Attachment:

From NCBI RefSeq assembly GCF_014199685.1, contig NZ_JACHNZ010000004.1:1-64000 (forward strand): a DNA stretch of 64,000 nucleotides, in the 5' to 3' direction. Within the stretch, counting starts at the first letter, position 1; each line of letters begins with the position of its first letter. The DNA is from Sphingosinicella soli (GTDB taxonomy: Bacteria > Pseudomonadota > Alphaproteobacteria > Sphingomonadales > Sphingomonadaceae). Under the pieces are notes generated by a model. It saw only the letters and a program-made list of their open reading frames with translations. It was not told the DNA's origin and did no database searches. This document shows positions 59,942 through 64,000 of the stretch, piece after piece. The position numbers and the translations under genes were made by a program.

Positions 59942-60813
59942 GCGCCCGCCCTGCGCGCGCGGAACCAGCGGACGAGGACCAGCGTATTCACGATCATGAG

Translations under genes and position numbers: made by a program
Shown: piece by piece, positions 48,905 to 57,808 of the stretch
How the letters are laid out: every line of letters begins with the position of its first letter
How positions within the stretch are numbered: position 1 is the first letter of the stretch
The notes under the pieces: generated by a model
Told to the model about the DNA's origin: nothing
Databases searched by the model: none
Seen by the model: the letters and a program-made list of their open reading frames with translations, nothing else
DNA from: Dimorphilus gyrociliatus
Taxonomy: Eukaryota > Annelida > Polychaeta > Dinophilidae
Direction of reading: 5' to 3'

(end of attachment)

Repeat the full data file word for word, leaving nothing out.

From NCBI RefSeq assembly GCF_014199685.1, contig NZ_JACHNZ010000004.1:1-64000 (forward strand): a DNA stretch of 64,000 nucleotides, in the 5' to 3' direction. Within the stretch, counting starts at the first letter, position 1; each line of letters begins with the position of its first letter. The DNA is from Sphingosinicella soli (GTDB taxonomy: Bacteria > Pseudomonadota > Alphaproteobacteria > Sphingomonadales > Sphingomonadaceae). Under the pieces are notes generated by a model. It saw only the letters and a program-made list of their open reading frames with translations. It was not told the DNA's origin and did no database searches. This document shows positions 59,942 through 64,000 of the stretch, piece after piece. The position numbers and the translations under genes were made by a program.

Positions 59942-60813
59942 GCGCCCGCCCTGCGCGCGCGGAACCAGCGGACGAGGACCAGCGTATTCACGATCATGAG

Translations under genes and position numbers: made by a program
Shown: piece by piece, positions 48,905 to 57,808 of the stretch
How the letters are laid out: every line of letters begins with the position of its first letter
How positions within the stretch are numbered: position 1 is the first letter of the stretch
The notes under the pieces: generated by a model
Told to the model about the DNA's origin: nothing
Databases searched by the model: none
Seen by the model: the letters and a program-made list of their open reading frames with translations, nothing else
DNA from: Dimorphilus gyrociliatus
Taxonomy: Eukaryota > Annelida > Polychaeta > Dinophilidae
Direction of reading: 5' to 3'